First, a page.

By MIKE MORTENSEN, LACONIA DAILY SUN
In the new year the state's highest court is expected to decide whether women baring their breasts in public should be allowed as a matter of gender equality or if it is an act that is such an affront to public sensibilities that it can be illegal.
The five justices will be hearing oral arguments on whether Heidi C. Lilley of Gilford, Ginger M. Pierro of Canaan, and Kia Sinclair of Danbury broke the law when they appeared topless at Weirs Beach on Memorial Day Weekend of 2016 in a demonstration of the Free the Nipple movement. The three were cited for violating Laconia's public indecency ordinance, and in November 2017 a circuit court judge upheld the city ordinance and ruled against dismissing the citations against the three women.
Lilley, Pierro and Sinclair appealed the ruling to the Supreme Court which had been scheduled to hold oral arguments next Thursday, Jan. 4. But just before Christmas, the court issued an order postponing the proceedings until an unspecified later date.
The three women maintain that any law that prohibits women from exposing their breasts in public violates their constitutional rights, while the state argues that laws such as Laconia's public indecency ordinance are a legitimate exercise of government's right to safeguard good order.
Attorney Dan Hynes, who is representing the appellants, argues in his brief filed with the court that no law prohibiting women from showing their breasts or nipples in public can pass constitutional muster because men are legally allowed to do the same thing. He states that a law that pertains only to women "fosters harmful and divisive gender stereotypes without any compelling justification [for doing so]."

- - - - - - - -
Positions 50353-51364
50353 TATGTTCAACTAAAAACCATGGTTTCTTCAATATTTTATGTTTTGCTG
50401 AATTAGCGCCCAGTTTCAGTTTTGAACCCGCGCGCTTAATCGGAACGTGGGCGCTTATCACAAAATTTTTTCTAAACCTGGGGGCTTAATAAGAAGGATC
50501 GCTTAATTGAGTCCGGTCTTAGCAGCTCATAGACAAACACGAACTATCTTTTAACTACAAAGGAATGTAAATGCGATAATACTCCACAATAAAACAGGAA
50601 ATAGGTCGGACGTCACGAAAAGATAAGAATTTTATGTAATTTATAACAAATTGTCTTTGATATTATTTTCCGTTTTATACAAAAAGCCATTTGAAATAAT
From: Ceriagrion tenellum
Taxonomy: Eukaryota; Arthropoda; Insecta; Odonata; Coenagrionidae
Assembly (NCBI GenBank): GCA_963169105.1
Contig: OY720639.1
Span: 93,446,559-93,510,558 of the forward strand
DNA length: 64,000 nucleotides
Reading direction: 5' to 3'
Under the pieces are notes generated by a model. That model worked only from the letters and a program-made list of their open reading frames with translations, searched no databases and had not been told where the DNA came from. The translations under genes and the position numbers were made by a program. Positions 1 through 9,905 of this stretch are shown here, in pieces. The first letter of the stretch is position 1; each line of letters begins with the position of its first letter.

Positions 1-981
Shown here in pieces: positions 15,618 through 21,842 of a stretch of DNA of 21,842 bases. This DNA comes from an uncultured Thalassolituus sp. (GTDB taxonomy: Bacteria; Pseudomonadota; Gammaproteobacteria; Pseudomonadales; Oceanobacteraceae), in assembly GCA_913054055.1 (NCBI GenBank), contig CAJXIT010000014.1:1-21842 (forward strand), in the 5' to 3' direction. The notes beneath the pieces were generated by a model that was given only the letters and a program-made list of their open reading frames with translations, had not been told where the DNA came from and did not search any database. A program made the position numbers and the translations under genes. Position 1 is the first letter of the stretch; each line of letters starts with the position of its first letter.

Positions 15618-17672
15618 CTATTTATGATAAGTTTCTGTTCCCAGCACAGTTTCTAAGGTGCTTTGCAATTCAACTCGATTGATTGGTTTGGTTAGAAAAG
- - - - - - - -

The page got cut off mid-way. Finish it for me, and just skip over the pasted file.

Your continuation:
He said the state's argument for banning bare female breasts boils down to "there are real differences between male and female breasts [only] because the state and society's morals say so." Hynes further maintains that the state's citing tradition only "perpetuates the social inferiority of women by removing their option to choose what any man is allowed to do."
The state Attorney General's Office, which is acting as the respondent in the appeal, argues that laws requiring women to cover their breasts in public are appropriate because "females baring their breasts in public is still seen by society as unacceptable."
But the New Hampshire Civil Liberties Union which has filed a friend-of-the-court brief on behalf of the appellants, says that the state's position amounts to an arbitrary application of the law. It says the state is arguing the "female breast is a sex object because [the state] says so" without offering any compelling argument to support that position.
Senior Assistant Attorney General Susan McGinnis states in the brief that the court should let ordinances such as Laconia's stand because "protection of public sensibilities is an important government interest," and that there is "an indisputable difference between sexes."